Barriers and Benefits Associated with Nurses Information Seeking Related to Patient Education Needs on Clinical Nursing Units

The Open Nursing Journal 24 Feb 2011 RESEARCH ARTICLE DOI: 10.2174/1874434601105010024


The purpose of this study was to answer the following two questions: What are clinical nurses’ rationales for their approaches to finding patient educational materials on the web? What are perceived barriers and benefits associated with the use of web-based information resources for patient education in the context of nursing clinical practice?

Over 179 individual data units were analyzed to understand clinical nurses’ rationales for their approaches to find patient educational materials on the web. Rationales were defined as those underlying catalysts or activators leading to an information need. Analyses found that the primary reasons why clinical nurses conducted web-based information searches included direct patient requests ( 9 requests), colleague requests (6 requests), building patient materials collections (4), patients’ family requests (3), routine teaching (1), personal development (1), or staff development (1). From these data, four broad themes emerged: professional reasons, personal reasons, technology reasons, and organization reasons for selecting information resources. Content analysis identified 306 individual data units representing either ‘benefits’ (178 units) or ‘barriers’ (128) to the nurses’ use of web resources for on-unit patient care. Inter-rater reliability was assessed and found to be excellent (r = 0.943 to 0.961). The primary themes that emerged as barriers to the used of web-based resources included: 1) time requirements to perform a search, 2) nurses’ experience and knowledge about the resources or required technology, 3) specific characteristics of individuals electronic information resources, and 4) organizational procedures and policies. Three primary themes that represented the benefits of using web-based resources were also identified: 1) past experiences and knowledge of a specific resource or the required technologies, 2) availability and accessibility on the unit, and 3) specific characteristics of individual information tool. In many cases, nurses commented on specific characteristics or features of favorite information resources. Favorite sites included a variety or reputable health care organizations that displayed context in text, audio, and/or video. In addition such sites were described as easy-to read and provided content related to patient-focused information or specific content such as toll free telephone contact numbers.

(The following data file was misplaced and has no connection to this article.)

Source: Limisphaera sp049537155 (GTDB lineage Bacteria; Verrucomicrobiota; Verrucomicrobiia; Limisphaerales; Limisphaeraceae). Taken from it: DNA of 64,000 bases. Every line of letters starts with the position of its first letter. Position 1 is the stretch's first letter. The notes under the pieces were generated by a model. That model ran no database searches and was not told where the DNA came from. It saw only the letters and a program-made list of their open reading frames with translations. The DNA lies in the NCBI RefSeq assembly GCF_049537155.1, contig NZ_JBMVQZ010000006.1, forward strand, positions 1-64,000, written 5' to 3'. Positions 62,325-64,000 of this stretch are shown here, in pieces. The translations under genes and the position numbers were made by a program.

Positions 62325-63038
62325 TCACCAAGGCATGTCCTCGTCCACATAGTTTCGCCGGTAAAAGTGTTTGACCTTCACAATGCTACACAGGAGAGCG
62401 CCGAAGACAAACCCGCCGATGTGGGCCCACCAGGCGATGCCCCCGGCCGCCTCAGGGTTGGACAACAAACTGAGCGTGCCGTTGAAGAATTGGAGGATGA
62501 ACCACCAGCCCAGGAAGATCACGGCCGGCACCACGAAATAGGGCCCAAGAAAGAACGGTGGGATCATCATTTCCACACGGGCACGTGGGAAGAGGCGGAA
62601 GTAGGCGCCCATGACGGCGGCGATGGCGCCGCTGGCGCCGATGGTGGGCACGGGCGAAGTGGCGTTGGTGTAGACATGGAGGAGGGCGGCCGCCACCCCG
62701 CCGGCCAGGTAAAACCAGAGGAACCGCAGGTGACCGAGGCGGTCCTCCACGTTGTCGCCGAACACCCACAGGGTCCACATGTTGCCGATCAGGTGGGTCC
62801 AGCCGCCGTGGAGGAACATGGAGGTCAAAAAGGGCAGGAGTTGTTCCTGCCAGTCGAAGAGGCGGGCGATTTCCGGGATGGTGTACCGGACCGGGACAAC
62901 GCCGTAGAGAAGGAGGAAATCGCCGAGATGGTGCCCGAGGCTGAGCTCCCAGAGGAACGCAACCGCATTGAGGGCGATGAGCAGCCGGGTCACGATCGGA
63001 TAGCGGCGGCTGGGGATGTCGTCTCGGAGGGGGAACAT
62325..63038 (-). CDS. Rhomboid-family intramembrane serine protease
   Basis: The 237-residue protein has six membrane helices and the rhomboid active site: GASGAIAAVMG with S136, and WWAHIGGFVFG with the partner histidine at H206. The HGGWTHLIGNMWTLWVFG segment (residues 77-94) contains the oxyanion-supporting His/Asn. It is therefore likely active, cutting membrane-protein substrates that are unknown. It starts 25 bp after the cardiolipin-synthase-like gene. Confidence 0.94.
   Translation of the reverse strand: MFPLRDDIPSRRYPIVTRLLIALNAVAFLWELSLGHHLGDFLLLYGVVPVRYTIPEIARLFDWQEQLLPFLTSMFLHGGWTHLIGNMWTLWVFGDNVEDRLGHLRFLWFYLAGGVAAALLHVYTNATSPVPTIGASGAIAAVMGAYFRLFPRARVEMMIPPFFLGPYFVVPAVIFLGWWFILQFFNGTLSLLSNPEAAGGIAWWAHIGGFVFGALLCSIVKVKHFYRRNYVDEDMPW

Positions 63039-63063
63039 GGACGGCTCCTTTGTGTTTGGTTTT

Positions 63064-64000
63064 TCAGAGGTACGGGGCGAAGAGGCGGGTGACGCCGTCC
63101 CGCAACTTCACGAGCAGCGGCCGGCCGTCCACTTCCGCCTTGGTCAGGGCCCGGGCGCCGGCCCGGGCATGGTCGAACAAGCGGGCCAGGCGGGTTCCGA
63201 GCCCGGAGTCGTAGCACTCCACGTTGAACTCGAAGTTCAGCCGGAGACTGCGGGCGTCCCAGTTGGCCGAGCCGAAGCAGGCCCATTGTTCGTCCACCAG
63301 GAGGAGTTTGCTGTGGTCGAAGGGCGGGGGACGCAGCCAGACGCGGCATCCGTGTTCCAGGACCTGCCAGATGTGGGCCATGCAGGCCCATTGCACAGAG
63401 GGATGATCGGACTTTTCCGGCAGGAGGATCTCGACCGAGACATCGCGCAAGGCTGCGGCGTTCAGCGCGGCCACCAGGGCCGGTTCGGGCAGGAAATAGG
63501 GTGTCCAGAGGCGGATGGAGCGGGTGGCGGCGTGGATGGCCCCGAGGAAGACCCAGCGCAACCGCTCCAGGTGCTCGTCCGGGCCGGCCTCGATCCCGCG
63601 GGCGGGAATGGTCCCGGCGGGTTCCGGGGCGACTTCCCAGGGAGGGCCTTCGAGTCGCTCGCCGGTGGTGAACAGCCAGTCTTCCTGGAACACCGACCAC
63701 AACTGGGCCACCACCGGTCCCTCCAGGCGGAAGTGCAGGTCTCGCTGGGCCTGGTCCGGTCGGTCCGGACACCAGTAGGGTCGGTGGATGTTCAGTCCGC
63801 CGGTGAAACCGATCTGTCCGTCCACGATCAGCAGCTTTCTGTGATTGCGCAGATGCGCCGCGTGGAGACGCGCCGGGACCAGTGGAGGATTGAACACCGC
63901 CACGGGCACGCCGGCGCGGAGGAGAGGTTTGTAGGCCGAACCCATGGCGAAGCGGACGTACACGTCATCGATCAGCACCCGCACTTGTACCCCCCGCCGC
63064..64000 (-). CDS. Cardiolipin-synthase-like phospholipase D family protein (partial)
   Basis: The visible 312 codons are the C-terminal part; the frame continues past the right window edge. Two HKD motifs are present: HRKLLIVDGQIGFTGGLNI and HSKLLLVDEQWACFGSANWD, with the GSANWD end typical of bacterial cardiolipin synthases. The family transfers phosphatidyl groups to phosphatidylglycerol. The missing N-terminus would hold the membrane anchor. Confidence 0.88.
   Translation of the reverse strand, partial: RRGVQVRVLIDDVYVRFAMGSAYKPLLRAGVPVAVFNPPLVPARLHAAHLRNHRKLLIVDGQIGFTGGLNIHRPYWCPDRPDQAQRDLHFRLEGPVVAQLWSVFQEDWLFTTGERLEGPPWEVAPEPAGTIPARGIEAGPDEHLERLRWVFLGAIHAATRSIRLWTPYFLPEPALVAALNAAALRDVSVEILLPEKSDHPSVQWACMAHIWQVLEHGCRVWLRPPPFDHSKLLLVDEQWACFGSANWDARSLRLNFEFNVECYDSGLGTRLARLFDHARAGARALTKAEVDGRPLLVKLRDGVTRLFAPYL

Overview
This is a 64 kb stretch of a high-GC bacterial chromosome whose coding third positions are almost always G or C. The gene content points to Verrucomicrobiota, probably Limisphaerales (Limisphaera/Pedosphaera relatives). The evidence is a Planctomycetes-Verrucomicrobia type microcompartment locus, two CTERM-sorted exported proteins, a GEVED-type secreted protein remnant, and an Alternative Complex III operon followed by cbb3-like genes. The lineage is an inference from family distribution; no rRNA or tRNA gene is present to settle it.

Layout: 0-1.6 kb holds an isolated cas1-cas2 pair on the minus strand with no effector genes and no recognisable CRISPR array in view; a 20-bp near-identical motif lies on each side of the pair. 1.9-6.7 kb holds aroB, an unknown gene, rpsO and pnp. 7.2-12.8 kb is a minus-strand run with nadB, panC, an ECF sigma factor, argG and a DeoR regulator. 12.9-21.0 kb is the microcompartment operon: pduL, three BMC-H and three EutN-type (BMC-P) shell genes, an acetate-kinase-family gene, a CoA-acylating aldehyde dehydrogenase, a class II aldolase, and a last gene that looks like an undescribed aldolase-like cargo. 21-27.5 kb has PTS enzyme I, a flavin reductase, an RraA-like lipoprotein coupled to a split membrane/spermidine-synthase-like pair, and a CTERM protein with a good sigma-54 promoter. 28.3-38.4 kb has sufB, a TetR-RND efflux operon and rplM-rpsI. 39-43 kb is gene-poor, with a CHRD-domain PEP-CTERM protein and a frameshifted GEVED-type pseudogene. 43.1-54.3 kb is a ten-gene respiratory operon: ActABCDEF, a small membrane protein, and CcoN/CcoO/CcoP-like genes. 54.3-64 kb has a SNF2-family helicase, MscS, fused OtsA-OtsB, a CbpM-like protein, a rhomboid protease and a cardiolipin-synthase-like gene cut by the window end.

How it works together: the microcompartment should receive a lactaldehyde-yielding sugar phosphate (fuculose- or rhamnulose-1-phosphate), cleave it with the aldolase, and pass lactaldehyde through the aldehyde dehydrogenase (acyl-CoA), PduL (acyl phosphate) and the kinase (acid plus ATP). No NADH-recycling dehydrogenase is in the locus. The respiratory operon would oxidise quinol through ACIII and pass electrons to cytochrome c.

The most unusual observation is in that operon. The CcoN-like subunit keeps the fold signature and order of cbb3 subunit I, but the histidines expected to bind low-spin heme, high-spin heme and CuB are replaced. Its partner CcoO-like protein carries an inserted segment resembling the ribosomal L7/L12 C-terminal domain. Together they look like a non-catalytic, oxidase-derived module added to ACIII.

Information searching is the interaction between and among information users and computer-based information systems. Information seeking is becoming an important part of the knowledge work of nurses. Information seeking and searching intersects with the field of human computer interaction (HCI), which focuses on all aspects of human, and computer interactions. Users of an information system are understood as “actors” in situations, with a set of skills and shared practices based on work experiences with others. Designing better tools and developing information searching strategies that support, extend, and transform practices, begins by asking: Who are the users? What are the tasks? What is the interplay between the technology and the organization of the task? This study contributes fundamental data and information about the rationales nurses use in information seeking tasks. In addition it provides empirical evidences regarding barriers and benefits of information seeking in the context of patient education needs in inpatient clinical settings.

Keywords: Health information systems, nurses’ information seeking, searching web-based knowledge resources, patient education.
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